One thing I live for is finding strong evidence that behind the scenes, hip hop producers are listening to dance music for inspiration. When Timbaland uses that quasi dnb break in "Get Ur Freak On," or that filtered snare that seems to appear in half the work he did for Aaliyah, everything seems right in the world and a principle of general reciprocity is upheld, at least it seems to me. It's no secret that hip hop is probably the "urban music" par excellence worldwide, so naturally producers in all other forms of urban music are taking cues from hip hop. But sometimes it doesn't seem to work both ways. Punctures in hip hop's facade of reclusiveness and self-sustainability can be difficult to detect.
With that in mind, it is with giddy excitement that I share my latest evidence that some of the hottest sounds in hip hop are derived from, or at least run parrallel to, what producers are doing in other forms of dance music. Case in point - That Rising Filtered House Sound which "Spaced Invader"
pioneered and has since appeared in tons of drum n bass tunes. That same sound - which tingles your senses and elevates your freak-out level - features prominently in the latest Just Blaze beat for Freeway's "What We Do."
And I suspect that we'll be seeing more of this style beat in hip hop tunes to come....
Freeway - "What We Do" video (Real Player)
Hatiras vs. J Majik - "Spaced Invader" (Real Player)
"It's a motherfucker, don't ya know,
When they push that button, your ass got to go!"
New limited edition Yo La Tengo "Nuclear War" ep covers an obscure Sun Ra tune 4 different ways, and the original's evocation of Cold War paranoia is not lost on the current war-worried state of affairs. Creepy.
Everything Starts With An E
So I'm on a bit of a discovery mission, learning all about the early rave culture and acid house phenomenon in the UK, which in my view is so critical to everything we take for granted now about DJ's, music, partying, and pop culture in general, but at the time was quite revolutionary. The historical importance of the British "Summer of Love" as it's often called - really 2 summers I think: '88 and '89 - has only begun to be fully appreciated as a cultural turning point with long-lasting repurcussions. Anyway, being that this fantastic music (including the American techno and house tunes that in part inspired the British acid house movement) is still, after all, rooted in the 80's, it's a bit of shock hearing music which is tapped into the same chemical frequency as today's electronic music yet sounds so clearly, well, OLD. Even returning to the 94-96 era techno, ambient, and jungle - my entry point into this continuum - I'm surprised to find how much this music has evolved despite how imperceptible the changes seem when they are happening.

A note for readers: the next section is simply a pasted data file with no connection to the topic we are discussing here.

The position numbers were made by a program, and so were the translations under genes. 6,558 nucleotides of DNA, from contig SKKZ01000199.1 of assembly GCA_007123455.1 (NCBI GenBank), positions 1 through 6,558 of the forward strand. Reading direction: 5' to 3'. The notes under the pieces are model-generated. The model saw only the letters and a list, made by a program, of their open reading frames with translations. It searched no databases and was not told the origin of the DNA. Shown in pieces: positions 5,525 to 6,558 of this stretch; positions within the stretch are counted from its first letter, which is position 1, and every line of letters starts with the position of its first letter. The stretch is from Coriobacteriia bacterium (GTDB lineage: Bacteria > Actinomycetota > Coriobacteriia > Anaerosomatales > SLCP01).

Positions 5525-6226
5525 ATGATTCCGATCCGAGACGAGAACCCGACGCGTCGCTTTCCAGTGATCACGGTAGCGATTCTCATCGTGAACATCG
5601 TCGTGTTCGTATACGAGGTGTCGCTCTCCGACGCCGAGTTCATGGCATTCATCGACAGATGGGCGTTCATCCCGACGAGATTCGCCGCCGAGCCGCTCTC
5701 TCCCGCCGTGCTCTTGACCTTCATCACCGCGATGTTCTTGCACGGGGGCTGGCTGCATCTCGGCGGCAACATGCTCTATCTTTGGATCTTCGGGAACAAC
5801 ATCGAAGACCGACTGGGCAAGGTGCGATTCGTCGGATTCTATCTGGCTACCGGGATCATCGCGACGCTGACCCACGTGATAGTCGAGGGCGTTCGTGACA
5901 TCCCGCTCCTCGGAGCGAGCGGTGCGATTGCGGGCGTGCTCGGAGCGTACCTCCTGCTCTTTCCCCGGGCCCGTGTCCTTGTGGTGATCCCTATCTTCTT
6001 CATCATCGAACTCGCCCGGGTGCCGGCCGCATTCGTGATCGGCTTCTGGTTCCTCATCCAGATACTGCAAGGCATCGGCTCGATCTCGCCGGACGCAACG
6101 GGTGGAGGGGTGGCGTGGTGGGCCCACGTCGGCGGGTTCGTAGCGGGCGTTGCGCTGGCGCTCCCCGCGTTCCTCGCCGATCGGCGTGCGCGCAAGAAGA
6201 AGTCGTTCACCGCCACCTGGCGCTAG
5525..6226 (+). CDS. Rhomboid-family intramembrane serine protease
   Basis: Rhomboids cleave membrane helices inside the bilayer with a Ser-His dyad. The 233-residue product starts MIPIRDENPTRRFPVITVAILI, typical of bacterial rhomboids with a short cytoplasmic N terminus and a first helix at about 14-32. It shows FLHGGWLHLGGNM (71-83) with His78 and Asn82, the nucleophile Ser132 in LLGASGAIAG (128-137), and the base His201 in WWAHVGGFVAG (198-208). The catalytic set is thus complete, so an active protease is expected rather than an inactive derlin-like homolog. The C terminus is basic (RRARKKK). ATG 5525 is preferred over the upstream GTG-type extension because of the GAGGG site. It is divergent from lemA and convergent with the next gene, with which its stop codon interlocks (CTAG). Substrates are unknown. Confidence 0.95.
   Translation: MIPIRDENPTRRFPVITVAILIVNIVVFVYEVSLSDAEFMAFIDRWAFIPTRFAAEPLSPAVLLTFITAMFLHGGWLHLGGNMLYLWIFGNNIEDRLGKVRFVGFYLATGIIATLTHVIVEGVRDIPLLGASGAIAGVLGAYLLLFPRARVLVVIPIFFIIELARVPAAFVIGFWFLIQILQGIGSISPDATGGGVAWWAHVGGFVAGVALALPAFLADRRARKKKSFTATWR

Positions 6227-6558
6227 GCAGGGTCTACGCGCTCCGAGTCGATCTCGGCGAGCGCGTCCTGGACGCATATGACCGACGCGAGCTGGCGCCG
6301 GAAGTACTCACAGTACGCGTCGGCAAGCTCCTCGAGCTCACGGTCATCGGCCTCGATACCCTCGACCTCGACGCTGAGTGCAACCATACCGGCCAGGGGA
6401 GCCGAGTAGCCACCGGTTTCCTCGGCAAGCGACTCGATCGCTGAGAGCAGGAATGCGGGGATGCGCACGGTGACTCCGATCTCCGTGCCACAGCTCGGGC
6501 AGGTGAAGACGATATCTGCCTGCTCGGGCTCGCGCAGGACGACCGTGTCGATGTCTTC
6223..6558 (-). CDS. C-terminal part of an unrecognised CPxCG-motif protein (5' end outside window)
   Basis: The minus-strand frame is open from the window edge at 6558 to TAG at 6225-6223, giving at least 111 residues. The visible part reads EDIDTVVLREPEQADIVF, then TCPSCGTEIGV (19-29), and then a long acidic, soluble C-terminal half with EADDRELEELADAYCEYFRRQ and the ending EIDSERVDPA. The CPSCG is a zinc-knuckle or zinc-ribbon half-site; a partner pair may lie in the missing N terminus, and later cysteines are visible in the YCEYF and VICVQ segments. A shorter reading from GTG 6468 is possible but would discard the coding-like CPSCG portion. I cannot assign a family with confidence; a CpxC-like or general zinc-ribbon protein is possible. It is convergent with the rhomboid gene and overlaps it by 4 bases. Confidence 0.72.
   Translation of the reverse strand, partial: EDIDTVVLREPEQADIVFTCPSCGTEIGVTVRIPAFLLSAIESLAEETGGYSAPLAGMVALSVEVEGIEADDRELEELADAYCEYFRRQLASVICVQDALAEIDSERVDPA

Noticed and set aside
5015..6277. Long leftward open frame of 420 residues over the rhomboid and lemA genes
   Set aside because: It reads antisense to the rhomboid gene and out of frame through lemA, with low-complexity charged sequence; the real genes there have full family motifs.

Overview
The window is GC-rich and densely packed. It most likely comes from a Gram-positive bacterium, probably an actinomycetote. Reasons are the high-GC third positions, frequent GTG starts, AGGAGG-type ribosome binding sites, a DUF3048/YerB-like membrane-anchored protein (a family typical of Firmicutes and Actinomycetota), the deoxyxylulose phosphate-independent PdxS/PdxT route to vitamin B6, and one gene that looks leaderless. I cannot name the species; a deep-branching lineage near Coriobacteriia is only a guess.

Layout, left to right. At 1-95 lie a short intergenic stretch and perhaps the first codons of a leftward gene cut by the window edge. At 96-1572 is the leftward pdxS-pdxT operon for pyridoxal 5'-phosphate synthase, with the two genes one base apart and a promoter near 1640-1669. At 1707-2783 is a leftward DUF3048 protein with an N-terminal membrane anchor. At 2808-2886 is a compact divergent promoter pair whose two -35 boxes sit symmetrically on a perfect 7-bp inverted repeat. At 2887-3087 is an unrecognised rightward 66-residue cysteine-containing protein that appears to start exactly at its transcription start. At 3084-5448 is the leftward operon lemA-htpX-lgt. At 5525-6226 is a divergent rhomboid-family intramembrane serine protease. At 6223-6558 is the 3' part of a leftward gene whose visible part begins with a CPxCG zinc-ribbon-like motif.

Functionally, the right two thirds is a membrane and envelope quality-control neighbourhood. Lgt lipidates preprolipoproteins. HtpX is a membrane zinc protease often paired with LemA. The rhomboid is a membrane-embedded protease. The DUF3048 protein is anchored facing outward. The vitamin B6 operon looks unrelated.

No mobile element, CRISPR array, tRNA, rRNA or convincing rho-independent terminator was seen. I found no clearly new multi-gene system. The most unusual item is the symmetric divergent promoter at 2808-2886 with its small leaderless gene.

So with that, let us thank Everything Starts With An E
for being such an amazing sonic and visual document of the 88-92 period of UK dance music! The streaming DJ sets and pirate radio clips are incredible - Sasha at the Hacienda in '89, Grooverider in '90
(!), Sunrise, Amnesia House, Top Buzz, Sunrise FM. And early rave flyers. Enjoy!
Onto some of that new dark 'n' minimal dub 2-step bizness. I'm liking it more each day, but still not sure. Flirts with over-brooding at times. Some stuff to listen to...
HATCHA mix (from Big Apple Records)-
Kode9 from Hyperdub
's latest dubstep mix. I'm feeling these tracks, all continuing on the 2-step-meets-dancehall reggae rhythm trajectory that seems to preoccupy so much of my listening lately...
2 new tunes proving the Neptunes have more where that came from...
Birdman (aka Baby aka #1 Stunna from Cash Money Records) - "What Happened to That Boy"
Clipse are still slingin' coke and Birdman's got that Southern drawl on lock, but it's the Neptunes beat that takes this one into uncharted territory. Minimal bongo funk, slithering hand percussion, a way-down sub bass, and some spooky keyboard traces. Neptunes are ever-deeper into dancehall-reggae-derived rhythms and I'm certain we've only seen the beginning of this latest strain of Neptunes rhythmology.
And for further adventures in dancehall, the Neptunes-produced "Belly Dancer"
is a straight-up dancehall workout, featuring the lyrical darts of one Kardinal Offishal (a relative newcomer to the reggae scene). The 45's are flying off the shelves at Brooklyn's reggae mecca Beat Street records, so don't get your hopes up of landing a copy anytime soon. Fusing complex Indian tabla patterns, Middle-Eastern melodies, MC fire, and the Neptunes' signature loose-knit hand-clap funkiness, this tune has all the ingredients for conquering both the hardcore reggae audience and the ever-more-receptive-to-reggae-in-prime-time mainstream hip hop radio.
My first blog! Welcome world, we're in business. 3am and spring's just around the corner.